Week 29: Transformation

I want to explain more clearly why I have been considering unassisted birth. I have considered it to be my safest realistic option because I have not trusted birth attendants, and while I fantasized about finding someone trustworthy, I acknowledged that it may not happen. I believed it probably would not happen. I interviewed every midwife in this area and chose the one I had a good feeling about, and embarked on prenatal care hoping that she would prove herself to be trustworthy and that we could develop a relationship where I would desire to invite her into my birthing space.

I would never commit and be “dead set” on unassisted birth at all costs, the same way I would never be “dead set” on out of hospital birth. There are scenarios, such as the scary zone of prematurity combined with viability that I mentioned before, in which a hospital would be my choice. There are also scenarios, such as with a birth attendant who upholds my autonomy and acts as a trusted advisor, in which an attendant would be my choice. Up until this week, I believed that in the absence of a medical issue requiring a hospital, the safest thing for me would be to birth unassisted with just my husband and perhaps a trusted friend.

I believed (and still believe) that the meddling and intervention of professionals following guidelines and protocols without my best interests at heart could potentially create danger for me and my baby. Certainly my previous birth, in which my baby and I were put at grave risk and I was seriously harmed, colors my perception of how likely this would be. Still, observation and assessment are not benign and even a trained midwife, in the absence of relationship, would not necessarily have my interests at heart.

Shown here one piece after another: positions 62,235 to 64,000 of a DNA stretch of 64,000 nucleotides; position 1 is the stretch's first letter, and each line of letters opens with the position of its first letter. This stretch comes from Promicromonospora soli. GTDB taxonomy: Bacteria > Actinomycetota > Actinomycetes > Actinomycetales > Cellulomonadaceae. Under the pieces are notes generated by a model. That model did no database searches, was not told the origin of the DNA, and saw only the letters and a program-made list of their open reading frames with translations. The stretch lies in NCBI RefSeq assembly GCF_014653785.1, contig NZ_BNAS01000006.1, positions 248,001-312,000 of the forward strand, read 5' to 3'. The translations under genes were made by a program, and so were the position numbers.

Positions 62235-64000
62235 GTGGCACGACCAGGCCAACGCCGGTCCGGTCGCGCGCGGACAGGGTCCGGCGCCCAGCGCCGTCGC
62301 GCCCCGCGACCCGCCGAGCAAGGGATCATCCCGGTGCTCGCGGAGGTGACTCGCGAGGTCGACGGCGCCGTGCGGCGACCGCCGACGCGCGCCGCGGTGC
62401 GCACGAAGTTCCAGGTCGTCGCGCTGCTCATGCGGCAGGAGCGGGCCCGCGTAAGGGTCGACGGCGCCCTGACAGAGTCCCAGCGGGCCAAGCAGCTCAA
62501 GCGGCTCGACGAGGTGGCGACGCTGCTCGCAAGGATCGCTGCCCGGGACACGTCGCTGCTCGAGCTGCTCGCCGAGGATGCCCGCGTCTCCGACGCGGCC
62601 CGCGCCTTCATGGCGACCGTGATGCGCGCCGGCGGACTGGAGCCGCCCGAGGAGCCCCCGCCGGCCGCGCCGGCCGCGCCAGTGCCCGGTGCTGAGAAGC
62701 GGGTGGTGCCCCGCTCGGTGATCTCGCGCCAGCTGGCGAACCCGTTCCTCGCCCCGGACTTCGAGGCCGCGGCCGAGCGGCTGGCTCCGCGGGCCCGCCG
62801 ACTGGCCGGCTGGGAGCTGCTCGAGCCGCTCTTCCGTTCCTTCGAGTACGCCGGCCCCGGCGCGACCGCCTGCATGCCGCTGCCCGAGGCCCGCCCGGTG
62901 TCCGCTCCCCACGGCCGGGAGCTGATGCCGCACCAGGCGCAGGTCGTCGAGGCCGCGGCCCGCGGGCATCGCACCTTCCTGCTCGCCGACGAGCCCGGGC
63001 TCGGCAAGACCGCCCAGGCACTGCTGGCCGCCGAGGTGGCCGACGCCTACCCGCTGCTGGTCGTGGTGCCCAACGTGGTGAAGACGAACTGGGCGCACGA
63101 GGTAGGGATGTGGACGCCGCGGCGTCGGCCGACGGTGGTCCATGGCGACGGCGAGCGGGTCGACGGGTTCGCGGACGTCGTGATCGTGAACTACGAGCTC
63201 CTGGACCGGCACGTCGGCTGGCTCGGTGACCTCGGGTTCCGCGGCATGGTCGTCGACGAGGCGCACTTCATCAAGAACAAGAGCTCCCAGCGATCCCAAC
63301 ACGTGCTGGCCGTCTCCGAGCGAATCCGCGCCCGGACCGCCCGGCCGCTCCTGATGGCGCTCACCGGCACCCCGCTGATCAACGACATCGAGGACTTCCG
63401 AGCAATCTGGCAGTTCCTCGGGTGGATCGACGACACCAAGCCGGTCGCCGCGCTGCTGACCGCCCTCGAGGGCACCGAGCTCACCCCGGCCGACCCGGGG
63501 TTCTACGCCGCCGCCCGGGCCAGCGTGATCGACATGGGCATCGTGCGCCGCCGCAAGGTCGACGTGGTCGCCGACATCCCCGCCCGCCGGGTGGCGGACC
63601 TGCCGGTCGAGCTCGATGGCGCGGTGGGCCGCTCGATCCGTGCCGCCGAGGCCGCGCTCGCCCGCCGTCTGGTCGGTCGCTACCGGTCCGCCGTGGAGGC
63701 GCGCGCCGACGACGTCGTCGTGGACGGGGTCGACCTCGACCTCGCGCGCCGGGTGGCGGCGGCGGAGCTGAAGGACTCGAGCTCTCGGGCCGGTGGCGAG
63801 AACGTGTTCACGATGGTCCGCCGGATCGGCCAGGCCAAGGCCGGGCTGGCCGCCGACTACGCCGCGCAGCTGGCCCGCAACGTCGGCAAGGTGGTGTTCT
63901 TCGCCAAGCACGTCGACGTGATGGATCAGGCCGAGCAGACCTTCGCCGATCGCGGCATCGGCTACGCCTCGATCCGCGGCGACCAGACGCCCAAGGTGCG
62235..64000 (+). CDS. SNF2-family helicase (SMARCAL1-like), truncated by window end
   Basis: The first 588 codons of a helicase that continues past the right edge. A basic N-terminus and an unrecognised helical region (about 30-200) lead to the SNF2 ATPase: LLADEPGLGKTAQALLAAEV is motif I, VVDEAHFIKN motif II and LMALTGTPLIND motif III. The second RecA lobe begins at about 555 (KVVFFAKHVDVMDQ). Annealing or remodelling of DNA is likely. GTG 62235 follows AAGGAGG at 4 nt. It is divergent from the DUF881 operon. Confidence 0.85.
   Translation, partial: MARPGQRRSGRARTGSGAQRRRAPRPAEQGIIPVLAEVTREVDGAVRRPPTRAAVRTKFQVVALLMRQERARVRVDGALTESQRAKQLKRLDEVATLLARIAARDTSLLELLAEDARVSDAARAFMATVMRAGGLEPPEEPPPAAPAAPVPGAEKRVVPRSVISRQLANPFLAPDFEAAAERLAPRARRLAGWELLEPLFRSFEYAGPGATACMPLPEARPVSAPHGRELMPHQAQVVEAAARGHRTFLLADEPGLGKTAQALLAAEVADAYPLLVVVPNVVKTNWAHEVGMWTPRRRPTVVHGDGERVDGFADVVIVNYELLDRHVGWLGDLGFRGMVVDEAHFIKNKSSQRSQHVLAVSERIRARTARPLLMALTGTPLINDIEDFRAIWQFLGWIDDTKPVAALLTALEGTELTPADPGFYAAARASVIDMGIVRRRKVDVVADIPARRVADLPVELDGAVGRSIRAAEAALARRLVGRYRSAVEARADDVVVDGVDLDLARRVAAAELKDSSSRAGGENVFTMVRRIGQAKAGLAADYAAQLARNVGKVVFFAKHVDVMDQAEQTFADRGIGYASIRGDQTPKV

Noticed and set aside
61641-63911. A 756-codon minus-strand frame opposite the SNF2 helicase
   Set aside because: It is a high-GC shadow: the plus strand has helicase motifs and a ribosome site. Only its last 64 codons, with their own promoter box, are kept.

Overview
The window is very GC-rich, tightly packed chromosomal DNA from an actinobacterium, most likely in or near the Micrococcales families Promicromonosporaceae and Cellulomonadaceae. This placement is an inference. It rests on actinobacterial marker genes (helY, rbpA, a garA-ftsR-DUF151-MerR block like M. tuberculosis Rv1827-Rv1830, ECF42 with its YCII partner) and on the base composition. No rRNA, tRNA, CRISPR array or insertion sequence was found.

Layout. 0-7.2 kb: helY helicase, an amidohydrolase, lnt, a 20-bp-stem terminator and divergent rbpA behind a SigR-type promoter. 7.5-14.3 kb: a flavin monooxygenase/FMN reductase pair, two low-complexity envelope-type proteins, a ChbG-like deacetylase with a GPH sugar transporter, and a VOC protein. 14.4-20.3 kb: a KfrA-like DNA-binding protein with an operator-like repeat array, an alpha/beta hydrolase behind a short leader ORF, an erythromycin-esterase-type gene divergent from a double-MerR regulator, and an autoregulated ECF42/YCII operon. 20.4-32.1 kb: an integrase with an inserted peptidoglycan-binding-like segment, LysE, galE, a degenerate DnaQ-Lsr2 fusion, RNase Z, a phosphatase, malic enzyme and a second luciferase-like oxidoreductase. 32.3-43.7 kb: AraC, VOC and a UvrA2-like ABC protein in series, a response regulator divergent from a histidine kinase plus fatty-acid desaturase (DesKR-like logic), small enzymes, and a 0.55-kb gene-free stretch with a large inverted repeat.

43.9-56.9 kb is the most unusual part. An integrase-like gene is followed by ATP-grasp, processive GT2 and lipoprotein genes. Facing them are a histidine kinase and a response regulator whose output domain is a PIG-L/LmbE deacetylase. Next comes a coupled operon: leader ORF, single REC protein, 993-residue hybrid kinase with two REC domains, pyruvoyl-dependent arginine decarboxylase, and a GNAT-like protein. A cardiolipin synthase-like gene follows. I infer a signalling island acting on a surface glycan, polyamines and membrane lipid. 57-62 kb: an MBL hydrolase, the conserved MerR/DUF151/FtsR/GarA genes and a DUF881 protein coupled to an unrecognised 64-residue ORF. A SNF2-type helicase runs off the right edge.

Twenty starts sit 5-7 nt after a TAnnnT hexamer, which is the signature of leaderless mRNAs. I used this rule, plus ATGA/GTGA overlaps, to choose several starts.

At the same time, I believe in supported birth and I believe in the training and skills of a midwife. If I believed that a midwife would be there primarily to help me live my values, rather than protect a license and run a business, I would absolutely want her there. But my standards were very high. I was looking for the kind of relationship that could be compared to a climbing partner you’d trust with your life; I’ve only had one of those. A coach who deeply inspired her star athlete to push herself – I’ve also only met one of those. I didn’t think I could find a relationship of this quality and depth in a mere nine months.

So, a miraculous thing happened.

I can’t say exactly what moment or statement made me realize it, but after the latest prenatal visit I understood to the depths of my being that my midwife and I had created a relationship. We talked about various aspects of birth and what she does – hands on or hands off, what she encourages women to do or not do. It became abundantly clear that she understands what I need and that she is constantly seeking to understand what I need in each moment. It also became clear that she loves me. I don’t think I’ve received this level of care and attention from anyone other than my closest family and friends.

So I’ve decided to consider inviting her into my birthing space when the time comes. I also am going to plan a Mother Blessing ceremony because I finally feel that I am ready to welcome the blessings of others.


About investigatingbirth

My investigations of birth began in 2009 when I was trained as a doula. I helped women consider the evidence on common interventions, and helped them prepare for the physical and emotional challenge of giving birth. After some time it became clear to me that there was another type of challenge that I was unable to adequately prepare them for, the challenge of the maternity system. But it was only after my own traumatic birth in 2013 that I realized how little I had understood. I began to ask questions that few around me - doulas, nurses, midwives, doctors - were comfortable hearing. Questions like: Under what circumstances, and for what reasons, do doctors not practice informed consent? How do hospitals deal with other patient populations vulnerable to abuse? How does loss of professional autonomy, for obstetricians, and professional authority, for midwives, impact the quality of care they are capable of providing - regardless of their training? This blog will collect noteworthy information that attempts to answer these and other questions. Most of what you see here will be aggregated from other sources and analyzed. You will also see original interviews, and the occasional opinion piece or personal story, as I try to piece together a clear picture of the system in which American women give birth.
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